You wouldn’t buy a new pair of shoes or purchase a new car without knowing what it will cost, yet the majority of people don’t understand the fees they are paying their financial advisor or how much a financial advisor should cost. It’s not entirely their fault, however – many of the big players in the financial industry make it inherently difficult to decipher exactly what you are paying them, with many of their fees being hidden and non-transparent to the client.
Financial advisors get paid for the advice and services they provide, but HOW they get paid often determines how much that specific advisor costs the client. How advisors get paid also plays a role in how aligned their interests are with yours, which we will touch on shortly. Generally, there are two major ways financial advisors get paid: commission-based advisors and fee-only advisors.
Commission-Based Financial Advisors:
When you begin to wonder how “much does a financial advisor cost”, 9 out of 10 firms you come across will be commission-based advisors in some form. These advisors are paid through the investment products you buy from them – they receive a percentage of your investment dollars upfront (also known as a commission) when they sell you their investment product. These advisors can also be referred to as “Fee-based” advisors. Fee-based advisors are paid a combination of commission on the products they are selling you as well as additional fees from your account.
An important distinction needs to be understood about commission-based and fee-based advisors – they are NOT a fiduciary.
So, what is a fiduciary anyways and why is it so important for you? At its most basic level, a fiduciary is a person or firm who is always required to act in the best interest of the client. Unfortunately, not everyone providing financial advice is held to the fiduciary standard, and this includes all commission-based and fee-based advisors.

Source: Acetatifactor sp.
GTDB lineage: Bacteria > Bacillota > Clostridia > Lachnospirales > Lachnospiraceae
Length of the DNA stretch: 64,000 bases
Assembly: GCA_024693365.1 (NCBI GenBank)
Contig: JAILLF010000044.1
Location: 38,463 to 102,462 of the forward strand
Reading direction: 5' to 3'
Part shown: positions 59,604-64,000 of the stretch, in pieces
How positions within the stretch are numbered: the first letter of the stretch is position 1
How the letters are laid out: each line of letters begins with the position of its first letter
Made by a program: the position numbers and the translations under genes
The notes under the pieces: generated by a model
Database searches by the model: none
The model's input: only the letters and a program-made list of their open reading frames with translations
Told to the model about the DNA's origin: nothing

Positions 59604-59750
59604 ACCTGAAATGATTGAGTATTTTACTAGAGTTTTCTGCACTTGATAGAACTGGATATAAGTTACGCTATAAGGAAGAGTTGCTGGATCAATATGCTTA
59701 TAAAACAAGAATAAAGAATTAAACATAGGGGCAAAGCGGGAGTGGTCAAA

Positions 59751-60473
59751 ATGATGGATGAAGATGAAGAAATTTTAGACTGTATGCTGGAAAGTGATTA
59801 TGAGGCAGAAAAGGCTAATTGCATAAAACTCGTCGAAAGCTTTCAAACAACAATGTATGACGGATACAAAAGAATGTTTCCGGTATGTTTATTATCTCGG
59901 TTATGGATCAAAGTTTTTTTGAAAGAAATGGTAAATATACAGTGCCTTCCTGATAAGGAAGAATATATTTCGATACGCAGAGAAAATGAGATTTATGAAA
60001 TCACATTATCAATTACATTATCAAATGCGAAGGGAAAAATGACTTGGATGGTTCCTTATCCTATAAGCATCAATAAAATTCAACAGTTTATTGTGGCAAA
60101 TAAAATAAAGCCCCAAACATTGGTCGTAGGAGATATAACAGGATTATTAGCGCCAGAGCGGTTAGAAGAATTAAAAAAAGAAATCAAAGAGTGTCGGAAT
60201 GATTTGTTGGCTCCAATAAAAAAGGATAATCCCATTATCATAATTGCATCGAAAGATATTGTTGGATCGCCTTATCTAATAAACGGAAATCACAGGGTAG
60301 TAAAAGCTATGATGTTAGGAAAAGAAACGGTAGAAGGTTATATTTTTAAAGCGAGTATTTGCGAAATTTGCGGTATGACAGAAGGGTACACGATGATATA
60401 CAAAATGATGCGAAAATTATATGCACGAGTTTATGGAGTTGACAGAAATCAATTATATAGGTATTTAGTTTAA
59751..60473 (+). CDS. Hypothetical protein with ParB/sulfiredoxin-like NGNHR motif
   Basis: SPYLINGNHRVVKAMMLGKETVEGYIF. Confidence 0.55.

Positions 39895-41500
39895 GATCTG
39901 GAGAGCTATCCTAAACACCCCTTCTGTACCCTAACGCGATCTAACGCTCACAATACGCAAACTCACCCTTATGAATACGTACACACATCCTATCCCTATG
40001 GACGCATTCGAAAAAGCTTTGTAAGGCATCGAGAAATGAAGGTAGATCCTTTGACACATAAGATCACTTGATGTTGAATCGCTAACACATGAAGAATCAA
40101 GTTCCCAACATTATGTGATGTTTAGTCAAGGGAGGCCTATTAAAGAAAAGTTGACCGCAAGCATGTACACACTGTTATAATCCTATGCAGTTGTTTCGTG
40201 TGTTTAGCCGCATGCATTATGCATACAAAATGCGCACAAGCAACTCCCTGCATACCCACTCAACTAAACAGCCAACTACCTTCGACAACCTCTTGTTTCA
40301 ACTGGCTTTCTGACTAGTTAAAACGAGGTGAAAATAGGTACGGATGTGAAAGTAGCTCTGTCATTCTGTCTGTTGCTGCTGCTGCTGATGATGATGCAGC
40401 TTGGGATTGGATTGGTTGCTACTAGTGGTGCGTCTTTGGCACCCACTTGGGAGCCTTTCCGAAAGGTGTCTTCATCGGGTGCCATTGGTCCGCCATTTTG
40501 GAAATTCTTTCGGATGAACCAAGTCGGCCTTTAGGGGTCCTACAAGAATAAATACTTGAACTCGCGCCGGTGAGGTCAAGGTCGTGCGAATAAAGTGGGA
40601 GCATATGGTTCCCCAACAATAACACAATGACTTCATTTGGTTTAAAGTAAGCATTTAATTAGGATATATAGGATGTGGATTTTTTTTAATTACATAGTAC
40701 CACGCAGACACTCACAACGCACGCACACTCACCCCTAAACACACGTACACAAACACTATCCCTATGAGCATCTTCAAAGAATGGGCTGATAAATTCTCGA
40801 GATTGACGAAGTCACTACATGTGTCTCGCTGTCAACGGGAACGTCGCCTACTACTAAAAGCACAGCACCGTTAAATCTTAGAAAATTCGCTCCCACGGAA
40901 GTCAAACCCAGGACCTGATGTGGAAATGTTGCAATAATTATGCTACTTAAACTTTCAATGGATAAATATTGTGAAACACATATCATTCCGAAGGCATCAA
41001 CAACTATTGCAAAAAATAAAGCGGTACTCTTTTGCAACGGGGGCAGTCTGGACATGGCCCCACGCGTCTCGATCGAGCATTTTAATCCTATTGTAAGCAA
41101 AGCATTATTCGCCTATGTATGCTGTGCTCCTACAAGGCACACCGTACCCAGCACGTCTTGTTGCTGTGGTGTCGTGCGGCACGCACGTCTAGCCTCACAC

Because of this, commission-based and fee-based advisors often have incentives to recommend products that aren’t necessarily in their client’s best interest but may earn them a larger commission check.
Commission-based advisors will quote you an advisor fee that is typically around 0.75%-1.5%, but investors beware: there are layers of hidden transaction fees, management fees, and sales charge fees that are likely not being communicated to you by your advisor. These hidden fees are sneaky and allow the advisor to receive compensation from investment product companies for selling their products. Clients do not see them coming out of their account balance, but they are layered within the products that are being sold to you.
Make no mistake, you are paying your advisor’s fee as well as these layers of hidden fees – and they add up fast, totaling 3.0%-4.5% for most investors. Most investors are unaware of these hidden layers and non-transparent fees and only think they are paying the advisor fee of 0.75%-1.5% - unfortunately, this is only half the story.
Fee-Only Financial Advisors:
Read carefully, do not confuse a fee-only advisor with a fee-based advisor – they are distinctly different. A large differentiator for fee-only advisors is that they operate in a fiduciary capacity, putting their client’s interests first and foremost at all times; not selling them products that earn the advisor the biggest paycheck. The most common fee-only advisor structure is to charge a percentage based on the client’s account size – this is a good thing for investors. This fee structure allows for complete alignment of the client’s and the advisor’s interests.